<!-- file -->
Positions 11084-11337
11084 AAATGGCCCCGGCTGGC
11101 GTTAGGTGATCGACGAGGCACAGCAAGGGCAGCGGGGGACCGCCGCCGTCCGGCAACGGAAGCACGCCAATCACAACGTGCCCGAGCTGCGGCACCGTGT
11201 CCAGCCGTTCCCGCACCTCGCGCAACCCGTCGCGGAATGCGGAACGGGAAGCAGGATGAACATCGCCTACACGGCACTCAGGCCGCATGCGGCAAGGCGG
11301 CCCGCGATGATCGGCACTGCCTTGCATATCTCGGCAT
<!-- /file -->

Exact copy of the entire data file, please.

Positions 11084-11337
11084 AAATGGCCCCGGCTGGC
11101 GTTAGGTGATCGACGAGGCACAGCAAGGGCAGCGGGGGACCGCCGCCGTCCGGCAACGGAAGCACGCCAATCACAACGTGCCCGAGCTGCGGCACCGTGT
11201 CCAGCCGTTCCCGCACCTCGCGCAACCCGTCGCGGAATGCGGAACGGGAAGCAGGATGAACATCGCCTACACGGCACTCAGGCCGCATGCGGCAAGGCGG
11301 CCCGCGATGATCGGCACTGCCTTGCATATCTCGGCAT